Andrew Smith almost gave up writing for teens in 2011, when an article in The Wall Street Journal blasted his work as being too dark for teen readers. But fans of his previous novels (including the 2015 Printz Honor-winning Grasshopper Jungle)—and those who pick up his latest offering, The Alex Crow—will be glad that he stuck to his craft.
And “craft” is the right word here, because all of Smith’s books, especially the four intersecting narratives of The Alex Crow, grow out of a unique and detailed writing process. “I write differently from anyone else I know,” Smith tells BookPage from his home in Washington, D.C. “I don’t outline. I wanted to start in all of these different places that seemingly were absolutely disjointed and impossible to connect, and have them all come together into a really small point at the end. It’s kind of like solving a puzzle, kind of working my way out of a maze.”
“To lump all 14-year-old boys into this narrowly defined expectation of what they’re capable of doing and what they’re capable of expressing, feeling and thinking about, is exactly the problem.”
Speaking of mazes, The Alex Crow opens with a violent scene in which teenager Ariel survives a terrorist attack in an unspecified war zone. Ariel’s narrative then breaks into two pieces—one in the present as he and his adoptive brother Max laugh their way through a technology-detox summer camp for boys, and one in the recent past, describing how Ariel came to be adopted by Max’s family. Both narratives are interrupted by two additional tales: An increasingly insane trucker makes what may be the world’s strangest road trip, and a stranded 19th-century sailor records some startling discoveries in his journals. These four threads gradually knot their way into one larger story in a strange way that only Smith could weave.
Scenes in The Alex Crow are a mix of profound, grotesque, violent and hilarious, with some moments following directly on the heels of another. “That’s kind of how I see the world,” Smith says. “One minute you can be completely horrified by something that’s taking place in front of you, and then within a few moments or so you’re laughing at something that’s just absolutely absurd.”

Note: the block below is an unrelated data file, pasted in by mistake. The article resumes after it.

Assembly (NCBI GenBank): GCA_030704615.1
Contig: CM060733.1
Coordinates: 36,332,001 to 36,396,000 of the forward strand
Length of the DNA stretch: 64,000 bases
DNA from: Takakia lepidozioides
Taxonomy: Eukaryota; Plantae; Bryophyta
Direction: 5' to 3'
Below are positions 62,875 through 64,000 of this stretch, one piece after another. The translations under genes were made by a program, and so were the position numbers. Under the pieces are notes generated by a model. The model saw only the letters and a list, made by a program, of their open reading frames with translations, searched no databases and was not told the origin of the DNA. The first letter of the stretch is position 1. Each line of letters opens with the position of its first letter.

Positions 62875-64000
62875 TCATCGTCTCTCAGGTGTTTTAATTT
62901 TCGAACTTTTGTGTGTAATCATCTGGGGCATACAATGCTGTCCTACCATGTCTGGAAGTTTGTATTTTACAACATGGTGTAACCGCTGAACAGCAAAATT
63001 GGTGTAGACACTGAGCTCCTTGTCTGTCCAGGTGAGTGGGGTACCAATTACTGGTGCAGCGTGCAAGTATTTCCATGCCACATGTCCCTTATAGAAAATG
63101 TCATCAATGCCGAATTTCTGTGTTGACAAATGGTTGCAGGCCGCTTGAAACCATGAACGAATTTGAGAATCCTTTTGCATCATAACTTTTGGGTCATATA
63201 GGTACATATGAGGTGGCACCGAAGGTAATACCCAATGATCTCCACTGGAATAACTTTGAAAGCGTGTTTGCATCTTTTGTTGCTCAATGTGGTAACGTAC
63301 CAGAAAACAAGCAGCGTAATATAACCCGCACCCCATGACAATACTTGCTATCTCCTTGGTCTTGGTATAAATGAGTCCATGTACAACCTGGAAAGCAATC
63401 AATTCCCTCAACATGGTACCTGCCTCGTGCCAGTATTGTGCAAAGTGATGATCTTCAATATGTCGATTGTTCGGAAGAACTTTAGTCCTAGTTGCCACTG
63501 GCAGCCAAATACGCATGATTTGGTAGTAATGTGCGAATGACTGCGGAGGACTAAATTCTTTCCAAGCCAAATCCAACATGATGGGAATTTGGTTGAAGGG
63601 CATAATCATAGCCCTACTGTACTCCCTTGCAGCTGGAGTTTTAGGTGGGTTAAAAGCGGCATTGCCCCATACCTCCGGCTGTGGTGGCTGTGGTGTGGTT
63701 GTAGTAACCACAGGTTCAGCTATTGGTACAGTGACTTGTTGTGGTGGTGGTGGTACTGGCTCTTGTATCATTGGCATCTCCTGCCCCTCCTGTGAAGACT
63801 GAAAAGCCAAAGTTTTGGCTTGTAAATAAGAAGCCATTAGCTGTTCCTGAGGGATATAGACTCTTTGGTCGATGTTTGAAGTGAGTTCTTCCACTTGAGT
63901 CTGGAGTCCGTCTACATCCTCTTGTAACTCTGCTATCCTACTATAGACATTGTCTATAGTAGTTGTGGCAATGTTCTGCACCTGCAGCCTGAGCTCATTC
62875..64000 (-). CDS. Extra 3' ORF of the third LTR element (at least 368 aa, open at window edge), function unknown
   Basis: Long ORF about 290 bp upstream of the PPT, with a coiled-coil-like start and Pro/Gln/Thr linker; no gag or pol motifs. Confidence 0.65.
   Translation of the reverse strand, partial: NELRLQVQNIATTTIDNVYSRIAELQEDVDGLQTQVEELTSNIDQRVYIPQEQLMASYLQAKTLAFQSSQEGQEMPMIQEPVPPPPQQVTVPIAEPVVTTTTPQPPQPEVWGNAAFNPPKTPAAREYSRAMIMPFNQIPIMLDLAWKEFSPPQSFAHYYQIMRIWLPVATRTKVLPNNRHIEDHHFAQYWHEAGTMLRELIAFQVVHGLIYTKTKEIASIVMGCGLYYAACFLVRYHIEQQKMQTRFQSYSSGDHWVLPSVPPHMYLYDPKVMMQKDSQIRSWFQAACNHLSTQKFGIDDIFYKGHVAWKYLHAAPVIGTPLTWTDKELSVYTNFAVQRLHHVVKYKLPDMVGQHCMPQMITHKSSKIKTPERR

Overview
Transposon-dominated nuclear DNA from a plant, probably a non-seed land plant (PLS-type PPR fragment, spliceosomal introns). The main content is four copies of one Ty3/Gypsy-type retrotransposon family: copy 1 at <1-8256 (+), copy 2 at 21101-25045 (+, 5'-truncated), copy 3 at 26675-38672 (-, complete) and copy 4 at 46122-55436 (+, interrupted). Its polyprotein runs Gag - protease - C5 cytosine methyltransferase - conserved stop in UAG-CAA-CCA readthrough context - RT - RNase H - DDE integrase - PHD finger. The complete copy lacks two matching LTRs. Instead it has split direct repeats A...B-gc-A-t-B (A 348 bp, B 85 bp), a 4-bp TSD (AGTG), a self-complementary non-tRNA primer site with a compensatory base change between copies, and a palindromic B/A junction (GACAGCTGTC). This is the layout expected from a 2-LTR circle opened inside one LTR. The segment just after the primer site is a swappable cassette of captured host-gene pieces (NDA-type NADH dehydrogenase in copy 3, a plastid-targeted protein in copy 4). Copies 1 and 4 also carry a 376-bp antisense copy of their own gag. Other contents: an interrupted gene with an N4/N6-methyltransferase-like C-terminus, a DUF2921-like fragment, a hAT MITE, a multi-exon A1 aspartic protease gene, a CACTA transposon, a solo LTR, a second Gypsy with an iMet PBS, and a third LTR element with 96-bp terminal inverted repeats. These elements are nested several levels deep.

The multidimensional plot may be the most notable aspect of The Alex Crow, but arguably the most interesting elements are its characters, especially 14-year-old Ariel. Smith aims to write characters that stand out as individuals rather than relying on archetypical characters and cookie-cutter expectations of adolescence. “To lump all 14-year-old boys into this narrowly defined expectation of what they’re capable of doing and what they’re capable of expressing, feeling and thinking about, is exactly the problem.”
With characters that are so intensely relatable, a further issue bubbles to the surface: Smith has been called sexist or worse for articulating the thoughts of a 14-year-old boy. But as Smith points out, no one would accuse Thomas Harris, author of The Silence of the Lambs, of being a cannibal.
“The emotional distance that readers feel when they’re reading young adult [literature] is so, so narrow compared to the emotional distance that readers feel when they’re reading what would be called ‘adult literary fiction,’ ” Smith explains. “They sometimes kind of blur the line between the author and the characters in the story. . . . But a young adult author is very often targeted or accredited with the actions and the attitudes of what are, generally speaking, pretty immature and impulsive characters.”
For all these characters’ flaws, they’ll resonate with boy readers, but will The Alex Crow appeal to girls? “I’m definitely very strongly outspoken against the idea of genderizing books,” Smith says. “I don’t believe there are such things as ‘girl’ books and ‘boy’ books.” Teenage girls are just as mystified by teenage boys as boys are by girls, so reading Smith’s books—even as an adult—gives female readers a glance into the minds of these foreign-seeming creatures.
Smith’s books have been described as boundary-pushing, and his thoughts on this label extend to YA lit in general. YA, says Smith, isn’t limited to 12- to 18-year-old readers. Instead, “it’s a genre that deals with essential adolescent experiences, which I think is the most significant period in a human being’s life.”
For this reason, adult readers can appreciate YA on a different level. “When we get beyond that period in our lives, and we can distance ourselves emotionally from the immediacy of the turmoil of adolescence, the ability to go back and read something that examines those sorts of pressures and issues and problems . . . helps to clarify that experience.”
Smith goes on, “We’re definitely seeing a big change in young adult. . . . I think that publishers are more eager to take risks and to break away from the rut [that] YA has been in the last 20 years. And so we’re seeing a lot of delightful new offerings that break the mold, getting out of the constraints of what has been a preconceived, very formulaic category of fiction.”
In the end, Smith’s writing goals are as simple as they are profound. “I just try to put as much honesty as I can, and entertainment, on the pages, and by doing that maybe give somebody a glimpse into some perspective that they hadn’t been that accustomed to seeing.”
Jill Ratzan teaches research rudiments in central New Jersey. She learned most of what she knows about YA lit from her terrific grad students.